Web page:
The first mass-produced synthetic rubies were created by French chemist Auguste Verneuil sometime between 1891 and 1902 using the process that now takes his name. Eearlier Geneva Ruby synthetics from around 1885 were probably created using a very similar method by persons unknown, but Verneuil was the first to produce these stones in commercially viable quantities (by 1910 Verneuil had 30 furnaces running with an annual production of 1,000 kg (2,205 lb) of synthetic ruby.
The Verneuil process is still used today to create synthetic rubies, although other processes are also used.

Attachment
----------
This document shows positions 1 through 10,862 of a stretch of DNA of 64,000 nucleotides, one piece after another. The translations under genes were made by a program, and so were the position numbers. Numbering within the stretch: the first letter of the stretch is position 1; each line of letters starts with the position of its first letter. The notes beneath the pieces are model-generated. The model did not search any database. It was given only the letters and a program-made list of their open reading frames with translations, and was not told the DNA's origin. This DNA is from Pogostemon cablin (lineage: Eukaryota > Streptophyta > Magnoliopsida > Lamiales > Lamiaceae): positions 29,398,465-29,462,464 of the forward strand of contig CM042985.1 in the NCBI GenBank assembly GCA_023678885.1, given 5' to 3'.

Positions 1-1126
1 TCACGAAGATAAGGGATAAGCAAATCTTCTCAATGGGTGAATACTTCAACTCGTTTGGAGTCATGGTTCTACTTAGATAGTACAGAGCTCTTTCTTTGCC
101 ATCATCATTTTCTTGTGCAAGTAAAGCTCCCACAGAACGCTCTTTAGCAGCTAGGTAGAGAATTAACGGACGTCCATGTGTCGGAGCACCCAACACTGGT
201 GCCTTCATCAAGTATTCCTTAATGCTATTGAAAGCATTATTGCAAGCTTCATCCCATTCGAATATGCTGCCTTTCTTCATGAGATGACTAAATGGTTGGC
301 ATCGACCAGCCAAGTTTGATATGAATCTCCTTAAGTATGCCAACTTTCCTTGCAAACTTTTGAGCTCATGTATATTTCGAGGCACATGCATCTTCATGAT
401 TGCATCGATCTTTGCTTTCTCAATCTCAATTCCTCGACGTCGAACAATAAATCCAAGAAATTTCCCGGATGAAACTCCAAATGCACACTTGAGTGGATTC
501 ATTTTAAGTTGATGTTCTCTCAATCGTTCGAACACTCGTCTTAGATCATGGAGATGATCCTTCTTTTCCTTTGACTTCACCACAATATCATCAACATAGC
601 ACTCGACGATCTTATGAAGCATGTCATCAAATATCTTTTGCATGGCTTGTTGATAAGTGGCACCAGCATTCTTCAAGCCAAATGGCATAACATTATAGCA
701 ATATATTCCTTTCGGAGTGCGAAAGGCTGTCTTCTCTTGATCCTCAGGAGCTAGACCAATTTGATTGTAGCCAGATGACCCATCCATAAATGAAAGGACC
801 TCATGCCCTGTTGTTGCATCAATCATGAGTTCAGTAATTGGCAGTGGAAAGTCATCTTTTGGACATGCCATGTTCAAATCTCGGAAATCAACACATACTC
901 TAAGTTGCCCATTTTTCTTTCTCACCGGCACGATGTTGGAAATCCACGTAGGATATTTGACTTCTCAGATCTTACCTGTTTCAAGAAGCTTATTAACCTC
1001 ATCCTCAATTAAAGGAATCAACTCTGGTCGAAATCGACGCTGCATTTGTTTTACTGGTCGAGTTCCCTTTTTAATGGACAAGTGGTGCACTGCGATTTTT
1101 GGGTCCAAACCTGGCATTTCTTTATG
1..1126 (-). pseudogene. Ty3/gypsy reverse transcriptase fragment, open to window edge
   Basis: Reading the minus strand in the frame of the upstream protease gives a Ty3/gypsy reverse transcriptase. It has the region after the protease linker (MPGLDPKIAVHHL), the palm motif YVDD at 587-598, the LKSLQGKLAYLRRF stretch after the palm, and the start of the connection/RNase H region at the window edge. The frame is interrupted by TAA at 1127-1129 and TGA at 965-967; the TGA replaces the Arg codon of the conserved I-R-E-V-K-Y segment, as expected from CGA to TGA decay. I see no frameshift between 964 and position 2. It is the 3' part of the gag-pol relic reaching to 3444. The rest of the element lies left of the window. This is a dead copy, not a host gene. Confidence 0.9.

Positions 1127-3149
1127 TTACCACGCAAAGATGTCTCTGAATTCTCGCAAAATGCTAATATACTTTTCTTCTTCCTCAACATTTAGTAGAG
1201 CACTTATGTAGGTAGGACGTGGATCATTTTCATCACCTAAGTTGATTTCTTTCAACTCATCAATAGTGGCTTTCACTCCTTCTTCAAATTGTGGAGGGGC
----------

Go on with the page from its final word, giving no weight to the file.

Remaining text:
The process involves melting high purity aluminium oxide (alumina) - containing small amounts of chromium oxide as a colouring agent - with a flame of around 2000 °C (3,600 °F). Droplets of molten alumina gather on the end of a support rod held below the alumina feed. As the rod is lowered, ruby builds up on the top of the rod, and as molten material is added to the top, it crystallizes into a single long cylindrical ruby crystal, called a boule.